Celebrating the end of World War I in London.CreditCreditUniversal History Archive/UIG, via Getty Images

On Nov. 11, 1918, a delegation of German representatives, not entirely sure that they represented their crumbling government, made their way through the forest of Compiègne toward a group of Allied officers. There, inside railroad car 2419D, they signed the armistice that brought World War I to a close.

It was the moment the entire world had longed for ever since lurching into war four years earlier. Both sides promised a quick victory before settling into a ghastly stalemate. Political leaders gave grandiloquent speeches about the purpose of the war. The young men in the trenches grew numb to their bombast.…  Seguir leyendo »


Four years ago, I went to war. Like many of the people whose stories I followed in my daily “live-tweets” on World War I, I had no idea what I was getting myself into. What began as an impulsive decision to commemorate the hundredth anniversary of Austrian Archduke Ferdinand’s death at the hands of a Serbian assassin, in June 1914, snowballed into a blood-soaked odyssey that took me—figuratively and literally—from the rolling hills of northern France, to the desert wastes of Arabia, to the rocky crags of the Italian Alps, to the steel turret of a rebel cruiser moored within range of the czar’s Winter Palace in St.…  Seguir leyendo »

Mikhail Gorbachev and Ronald Reagan shake hands after signing the INF Treaty in 1987. Photo: Getty Images.

Although the Intermediate-range Nuclear Forces (INF) Treaty is a bilateral agreement between the US and Russia, the recent threat from the US to withdraw from the long-standing, highly successful agreement is not an issue that should be decided only between the two countries.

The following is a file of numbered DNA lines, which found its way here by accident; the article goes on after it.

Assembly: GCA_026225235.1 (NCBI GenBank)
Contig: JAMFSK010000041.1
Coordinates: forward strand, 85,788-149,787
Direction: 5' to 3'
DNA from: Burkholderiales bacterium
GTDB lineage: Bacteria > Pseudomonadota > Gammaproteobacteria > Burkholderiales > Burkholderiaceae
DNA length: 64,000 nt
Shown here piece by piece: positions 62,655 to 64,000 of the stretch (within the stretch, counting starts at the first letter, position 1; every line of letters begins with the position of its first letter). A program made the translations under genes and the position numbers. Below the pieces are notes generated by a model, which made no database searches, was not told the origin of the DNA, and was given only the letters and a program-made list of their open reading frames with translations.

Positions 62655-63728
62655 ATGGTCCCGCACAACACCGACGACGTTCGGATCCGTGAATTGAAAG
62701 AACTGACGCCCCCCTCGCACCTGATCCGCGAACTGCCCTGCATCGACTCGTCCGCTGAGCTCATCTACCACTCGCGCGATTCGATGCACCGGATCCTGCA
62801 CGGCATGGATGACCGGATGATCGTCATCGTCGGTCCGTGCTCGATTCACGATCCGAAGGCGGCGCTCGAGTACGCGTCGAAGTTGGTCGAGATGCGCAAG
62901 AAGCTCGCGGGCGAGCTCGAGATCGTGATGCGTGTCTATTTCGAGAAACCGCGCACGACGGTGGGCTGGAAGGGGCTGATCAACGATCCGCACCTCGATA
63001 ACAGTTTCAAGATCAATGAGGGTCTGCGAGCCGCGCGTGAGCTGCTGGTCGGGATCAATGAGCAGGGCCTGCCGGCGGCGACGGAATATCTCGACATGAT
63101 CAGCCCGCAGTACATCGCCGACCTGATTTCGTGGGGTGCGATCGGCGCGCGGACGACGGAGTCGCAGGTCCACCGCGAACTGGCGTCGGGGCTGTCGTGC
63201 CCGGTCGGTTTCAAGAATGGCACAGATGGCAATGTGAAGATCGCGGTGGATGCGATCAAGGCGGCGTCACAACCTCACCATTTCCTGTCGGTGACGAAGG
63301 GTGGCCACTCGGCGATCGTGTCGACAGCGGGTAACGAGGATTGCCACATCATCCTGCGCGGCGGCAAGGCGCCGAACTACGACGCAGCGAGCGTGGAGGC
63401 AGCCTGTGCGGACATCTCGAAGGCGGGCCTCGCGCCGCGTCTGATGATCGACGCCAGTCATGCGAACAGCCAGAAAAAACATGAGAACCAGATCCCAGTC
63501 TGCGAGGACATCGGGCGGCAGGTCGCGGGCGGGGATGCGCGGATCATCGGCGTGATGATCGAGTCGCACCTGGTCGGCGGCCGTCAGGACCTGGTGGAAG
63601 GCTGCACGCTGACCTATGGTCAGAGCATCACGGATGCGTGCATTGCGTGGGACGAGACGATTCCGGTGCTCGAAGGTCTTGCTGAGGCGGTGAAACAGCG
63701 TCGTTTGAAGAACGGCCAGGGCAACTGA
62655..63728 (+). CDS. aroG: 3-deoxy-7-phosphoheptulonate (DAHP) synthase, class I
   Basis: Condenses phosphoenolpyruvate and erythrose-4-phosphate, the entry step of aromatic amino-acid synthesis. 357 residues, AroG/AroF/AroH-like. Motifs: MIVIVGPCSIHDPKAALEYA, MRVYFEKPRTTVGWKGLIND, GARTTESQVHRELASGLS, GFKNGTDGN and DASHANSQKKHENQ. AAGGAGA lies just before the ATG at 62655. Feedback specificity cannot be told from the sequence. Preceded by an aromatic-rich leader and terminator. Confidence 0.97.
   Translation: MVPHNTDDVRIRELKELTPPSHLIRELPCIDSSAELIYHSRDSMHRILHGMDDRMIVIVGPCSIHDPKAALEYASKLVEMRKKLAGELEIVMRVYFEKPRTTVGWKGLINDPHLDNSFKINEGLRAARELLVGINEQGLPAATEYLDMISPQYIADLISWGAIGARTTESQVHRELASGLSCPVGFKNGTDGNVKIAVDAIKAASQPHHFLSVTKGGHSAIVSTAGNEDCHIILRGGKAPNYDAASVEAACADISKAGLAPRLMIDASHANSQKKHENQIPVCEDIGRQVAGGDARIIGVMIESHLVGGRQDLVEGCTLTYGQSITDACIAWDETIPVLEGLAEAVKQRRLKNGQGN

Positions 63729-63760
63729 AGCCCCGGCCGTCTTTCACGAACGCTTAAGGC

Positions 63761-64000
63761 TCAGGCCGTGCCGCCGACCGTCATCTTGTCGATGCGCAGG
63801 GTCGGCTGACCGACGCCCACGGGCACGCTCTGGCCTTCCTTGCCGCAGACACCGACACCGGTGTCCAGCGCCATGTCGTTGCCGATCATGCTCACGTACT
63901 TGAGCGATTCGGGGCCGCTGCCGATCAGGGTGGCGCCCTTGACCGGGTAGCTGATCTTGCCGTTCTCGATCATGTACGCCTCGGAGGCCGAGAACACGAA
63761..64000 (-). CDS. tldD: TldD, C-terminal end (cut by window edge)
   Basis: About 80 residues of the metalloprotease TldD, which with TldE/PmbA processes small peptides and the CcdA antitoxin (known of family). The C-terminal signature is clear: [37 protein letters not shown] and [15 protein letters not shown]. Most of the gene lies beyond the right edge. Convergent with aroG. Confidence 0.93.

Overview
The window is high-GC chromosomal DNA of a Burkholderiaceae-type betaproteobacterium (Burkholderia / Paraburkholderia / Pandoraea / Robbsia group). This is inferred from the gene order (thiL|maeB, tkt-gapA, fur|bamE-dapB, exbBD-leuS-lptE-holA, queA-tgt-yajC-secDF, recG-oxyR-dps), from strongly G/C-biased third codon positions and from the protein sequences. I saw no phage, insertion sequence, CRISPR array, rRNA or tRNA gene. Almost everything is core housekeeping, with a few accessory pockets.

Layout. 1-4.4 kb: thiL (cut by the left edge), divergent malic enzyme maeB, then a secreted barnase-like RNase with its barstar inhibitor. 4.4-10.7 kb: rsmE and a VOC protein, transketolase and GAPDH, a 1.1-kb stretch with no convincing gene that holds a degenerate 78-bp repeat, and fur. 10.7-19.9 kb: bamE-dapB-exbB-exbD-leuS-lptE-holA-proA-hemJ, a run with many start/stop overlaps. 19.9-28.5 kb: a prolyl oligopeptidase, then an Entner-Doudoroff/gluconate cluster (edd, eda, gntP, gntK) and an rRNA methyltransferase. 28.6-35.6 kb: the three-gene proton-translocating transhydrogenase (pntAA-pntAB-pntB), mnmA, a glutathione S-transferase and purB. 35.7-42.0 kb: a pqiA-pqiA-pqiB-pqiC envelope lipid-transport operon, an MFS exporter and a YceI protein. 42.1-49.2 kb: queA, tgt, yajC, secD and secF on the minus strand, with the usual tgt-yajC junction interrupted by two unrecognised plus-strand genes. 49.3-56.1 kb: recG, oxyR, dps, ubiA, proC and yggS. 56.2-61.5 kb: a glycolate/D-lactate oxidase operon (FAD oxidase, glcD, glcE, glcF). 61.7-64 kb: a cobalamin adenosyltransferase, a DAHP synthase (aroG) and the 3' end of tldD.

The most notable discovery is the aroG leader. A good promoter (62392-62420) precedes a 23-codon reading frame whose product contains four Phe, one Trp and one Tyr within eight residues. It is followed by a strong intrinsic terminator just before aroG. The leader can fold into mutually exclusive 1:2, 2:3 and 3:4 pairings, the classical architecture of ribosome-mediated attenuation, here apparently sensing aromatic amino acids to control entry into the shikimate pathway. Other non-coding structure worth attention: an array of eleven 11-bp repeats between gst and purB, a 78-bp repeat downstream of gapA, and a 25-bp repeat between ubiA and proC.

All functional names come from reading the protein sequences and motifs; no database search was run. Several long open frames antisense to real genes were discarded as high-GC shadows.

We are all affected by the US–Russia relationship in its highs and its lows. Their security dialogue is a global security discussion. US nuclear weapons systems are part of NATO’s weapons systems and nuclear arms control agreements between the two states affect everyone in the world. Most significantly, any use of nuclear weapons that resulted from a conflict between them would have disastrous impacts for the whole planet.…  Seguir leyendo »

Libya’s Economic Reforms Fall Short

Libya has seen two major confrontations in recent months: a standoff between the east-based Libyan National Army and the west-based internationally-recognised government over the control of revenues from oil installations in the Gulf of Sirte in June-July, and recurrent attacks on Tripoli by militias from outside the capital since August. Both were sparked by conflict actors’ desire for greater control over economic institutions and the perception that a handful of militias and interest groups in the capital have disproportionate access to the country’s wealth. Though in September, the Government of National Accord.

adopted the first economic reform package since the Qadhafi regime fell in 2011, the fight over resources will remain a central feature of the crisis.…  Seguir leyendo »

Illustration by Delcan & Company; Photograph by Dennis Cook, via Associated Press

Over 30 years ago, President Ronald Reagan and I signed in Washington the United States-Soviet Treaty on the elimination of intermediate- and shorter-range missiles. For the first time in history, two classes of nuclear weapons were to be eliminated and destroyed.

This was a first step. It was followed in 1991 by the Strategic Arms Reduction Treaty, which the Soviet Union signed with President George H.W. Bush, our agreement on radical cuts in tactical nuclear arms, and the New Start Treaty, signed by the presidents of Russia and the United States in 2010.

There are still too many nuclear weapons in the world, but the American and Russian arsenals are now a fraction of what they were during the Cold War.…  Seguir leyendo »

Mikhail Gorbachev and Ronald Reagan signing the Intermediate-Range Nuclear Forces Treaty at the White House in 1987.CreditCreditUniversal History Archive/UIG, via Getty Images